A central theme that emerged from the IDIs was one of secrecy: the experience of learning their HIV-positive status marked the beginning of a secret life, because being HIV positive was a secret that must be kept from their friends and most of their family members. The disclosure moment took place either at the health facility or at home and was facilitated by either a caregiver, a healthcare provider or both. Regardless of the location and who was involved in this process, the majority of the ALHIV reported that along with being informed about their HIV status, they were also instructed about the importance of keeping this a secret from other people. This was reinforced both by the healthcare providers and the caregivers:
Interviewer: “Can you tell me how you knew you have HIV?
G: The nurse told me.
Interviewer: On the day the nurse spoke with you, you were with whom?
G: With my father.
Interviewer: And what did the nurse tell you?
G: She told me to take the pills [ARVs].
Interviewer: What else?
G: Not to mention to anyone that I have HIV.
Interviewer: What else?
G: Only that.
Interviewer: And how did you feel?
G: I felt sad.” (Gaspar, 13 years).
This secrecy was described as important to protect ALHIV from being humiliated and ostracized by their closest friends:
“Daddy tells me not to tell anyone, he told me not to mention that I have HIV because they (my friends) will stop playing with me.” (Joao, 13 years).
“The nurse told me not to tell anyone, not even the people I play with, otherwise they can they advantage of me. They can tell others and they won’t play with me.” (Isabel, 13 years).
Not surprisingly, none of the ALHIV interviewed had yet disclosed his/her serostatus to others and they were afraid of the consequences of doing this:
Before when I had a disease, I used to talk to my friends, now I can’t speak, I must hide it, nobody can know […] You cannot publish that you have this virus, that is for you to keep alone and nobody to know, because if someone else knows, they will tell other people and you will be humiliated.” (Rui, 14 years).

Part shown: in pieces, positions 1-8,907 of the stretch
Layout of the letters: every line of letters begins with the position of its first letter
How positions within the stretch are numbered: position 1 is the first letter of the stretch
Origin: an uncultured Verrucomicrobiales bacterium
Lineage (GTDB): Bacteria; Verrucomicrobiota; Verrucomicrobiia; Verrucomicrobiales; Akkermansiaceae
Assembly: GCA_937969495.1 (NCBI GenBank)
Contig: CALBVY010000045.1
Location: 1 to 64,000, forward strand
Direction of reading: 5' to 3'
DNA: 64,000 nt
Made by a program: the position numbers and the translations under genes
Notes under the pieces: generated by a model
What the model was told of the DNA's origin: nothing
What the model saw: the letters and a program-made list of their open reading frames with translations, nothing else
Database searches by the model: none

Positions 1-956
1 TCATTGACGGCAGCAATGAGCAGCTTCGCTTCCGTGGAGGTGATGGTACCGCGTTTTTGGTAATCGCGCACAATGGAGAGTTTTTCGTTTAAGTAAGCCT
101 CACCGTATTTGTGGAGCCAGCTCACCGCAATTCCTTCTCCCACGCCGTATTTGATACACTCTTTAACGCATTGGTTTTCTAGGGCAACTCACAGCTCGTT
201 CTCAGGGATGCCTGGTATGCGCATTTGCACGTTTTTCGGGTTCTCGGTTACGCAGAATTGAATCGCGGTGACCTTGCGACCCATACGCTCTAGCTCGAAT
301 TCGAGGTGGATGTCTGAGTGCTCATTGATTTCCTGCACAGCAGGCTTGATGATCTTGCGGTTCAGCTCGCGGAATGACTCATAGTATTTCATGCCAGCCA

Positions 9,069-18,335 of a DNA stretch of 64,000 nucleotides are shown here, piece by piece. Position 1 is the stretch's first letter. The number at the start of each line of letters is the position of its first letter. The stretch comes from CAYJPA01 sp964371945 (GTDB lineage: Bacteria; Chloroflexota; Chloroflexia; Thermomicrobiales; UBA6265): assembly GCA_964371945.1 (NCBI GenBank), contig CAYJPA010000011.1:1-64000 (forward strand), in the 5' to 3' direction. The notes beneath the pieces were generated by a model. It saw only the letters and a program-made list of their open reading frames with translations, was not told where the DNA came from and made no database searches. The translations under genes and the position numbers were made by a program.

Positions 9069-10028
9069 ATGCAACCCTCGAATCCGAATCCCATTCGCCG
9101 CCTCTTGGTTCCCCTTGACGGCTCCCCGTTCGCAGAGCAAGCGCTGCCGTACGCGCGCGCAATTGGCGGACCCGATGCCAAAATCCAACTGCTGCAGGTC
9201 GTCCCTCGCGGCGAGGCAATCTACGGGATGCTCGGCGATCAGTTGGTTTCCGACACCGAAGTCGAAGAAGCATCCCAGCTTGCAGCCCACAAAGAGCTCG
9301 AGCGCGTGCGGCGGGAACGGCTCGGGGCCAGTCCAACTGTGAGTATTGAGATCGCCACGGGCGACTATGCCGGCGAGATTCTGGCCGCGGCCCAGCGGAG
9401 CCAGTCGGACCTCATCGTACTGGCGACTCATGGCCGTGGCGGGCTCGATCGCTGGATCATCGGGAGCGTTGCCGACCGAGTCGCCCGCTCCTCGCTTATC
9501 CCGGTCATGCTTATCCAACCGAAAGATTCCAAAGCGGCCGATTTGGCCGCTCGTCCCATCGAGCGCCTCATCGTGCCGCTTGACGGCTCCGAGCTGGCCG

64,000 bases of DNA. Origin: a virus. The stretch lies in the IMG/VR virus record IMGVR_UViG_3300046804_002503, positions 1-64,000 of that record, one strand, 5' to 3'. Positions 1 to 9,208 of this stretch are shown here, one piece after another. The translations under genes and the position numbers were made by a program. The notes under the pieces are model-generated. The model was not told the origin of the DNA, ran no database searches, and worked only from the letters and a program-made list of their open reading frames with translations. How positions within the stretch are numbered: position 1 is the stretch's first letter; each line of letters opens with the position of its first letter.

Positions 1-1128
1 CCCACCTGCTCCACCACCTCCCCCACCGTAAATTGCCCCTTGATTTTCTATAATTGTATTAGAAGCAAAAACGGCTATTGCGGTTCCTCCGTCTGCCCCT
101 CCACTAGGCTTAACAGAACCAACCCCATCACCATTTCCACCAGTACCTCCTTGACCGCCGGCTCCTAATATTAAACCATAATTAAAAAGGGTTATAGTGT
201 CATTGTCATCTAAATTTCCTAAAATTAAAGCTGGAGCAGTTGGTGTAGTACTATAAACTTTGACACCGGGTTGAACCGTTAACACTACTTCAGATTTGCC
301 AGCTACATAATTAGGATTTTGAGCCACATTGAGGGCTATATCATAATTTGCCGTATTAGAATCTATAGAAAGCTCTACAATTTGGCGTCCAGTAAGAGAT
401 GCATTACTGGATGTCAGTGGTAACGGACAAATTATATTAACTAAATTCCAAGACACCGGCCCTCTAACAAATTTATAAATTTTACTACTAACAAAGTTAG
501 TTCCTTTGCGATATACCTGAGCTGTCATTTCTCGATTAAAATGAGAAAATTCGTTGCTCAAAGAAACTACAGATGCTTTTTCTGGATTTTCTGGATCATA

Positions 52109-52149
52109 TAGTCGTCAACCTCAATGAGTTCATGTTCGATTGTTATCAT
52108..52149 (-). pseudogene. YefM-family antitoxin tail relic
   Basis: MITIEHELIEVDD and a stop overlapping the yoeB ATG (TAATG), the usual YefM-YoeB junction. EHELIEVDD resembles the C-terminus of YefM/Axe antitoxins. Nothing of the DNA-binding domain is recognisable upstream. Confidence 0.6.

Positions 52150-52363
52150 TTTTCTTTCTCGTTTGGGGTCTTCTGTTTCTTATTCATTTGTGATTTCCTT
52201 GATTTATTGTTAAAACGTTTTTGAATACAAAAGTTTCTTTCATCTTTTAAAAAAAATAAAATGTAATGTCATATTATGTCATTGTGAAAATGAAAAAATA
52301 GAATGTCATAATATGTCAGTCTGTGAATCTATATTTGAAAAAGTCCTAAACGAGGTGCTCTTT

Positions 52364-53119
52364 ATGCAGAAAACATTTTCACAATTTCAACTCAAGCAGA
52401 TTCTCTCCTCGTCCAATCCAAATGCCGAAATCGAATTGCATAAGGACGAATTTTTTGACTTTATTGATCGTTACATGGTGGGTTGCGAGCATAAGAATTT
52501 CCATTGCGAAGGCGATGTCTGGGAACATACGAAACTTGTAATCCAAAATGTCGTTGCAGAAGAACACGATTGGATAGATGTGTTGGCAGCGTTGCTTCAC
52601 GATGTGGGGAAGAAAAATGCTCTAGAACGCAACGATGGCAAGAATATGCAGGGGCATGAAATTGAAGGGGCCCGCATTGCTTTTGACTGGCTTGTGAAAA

“I’m afraid that they may discriminate against me, treat me badly, or not want to play or talk to me, that’s why I want no one to know about my illness.” (Noemia, 13 years).
Although, when asked about future intentions to disclose, two-thirds of those interviewed stated that 1 day they intend to share their status with their romantic partners or close family members:
[In the future] “I intend to tell my husband because he must know, if I will not tell him, he will find out, he could follow me in the hospital and ask me why I am taking these pills, or he could search my purse and find the pills.” (Filipa, 13 years).
In addition, even though all of those interviewed were aware of their serostatus, only half of them understood how they acquired HIV infection:
Interviewer: “Did someone explain to you how you got infected with HIV infection?
Interviewer: Can you tell me if you were born with HIV infection or got it afterwards?
A: I don’t know.
Interviewer: Didn’t they explain anything to you?
A: No.” (António 12 years).
The challenges around HIV infection disclosure and this secrecy were also evident in survey responses (Table 2). Questions around HIV status disclosure were only asked to 51% of the ALHIV that had been disclosed and hence were aware of the HIV-positive status. Among these, 39% had learned their HIV status at home and 58% at the clinic but the majority (87%) in the presence of a caregiver. All participants reported that their main caregiver was aware of their HIV status, but 45% reported that none of the other household members were aware. Almost all participants (94%) reported that none of their friends knew they were living with HIV. When asked about experiences of stigma and discrimination, 87% felt they were “a person of worth” despite their HIV status; however, 48% said they understood why people would reject their friendship because of their HIV infection, and 35% felt embarrassed about their HIV status.
Theme 2: ART management and importance of caregivers’ support for adherence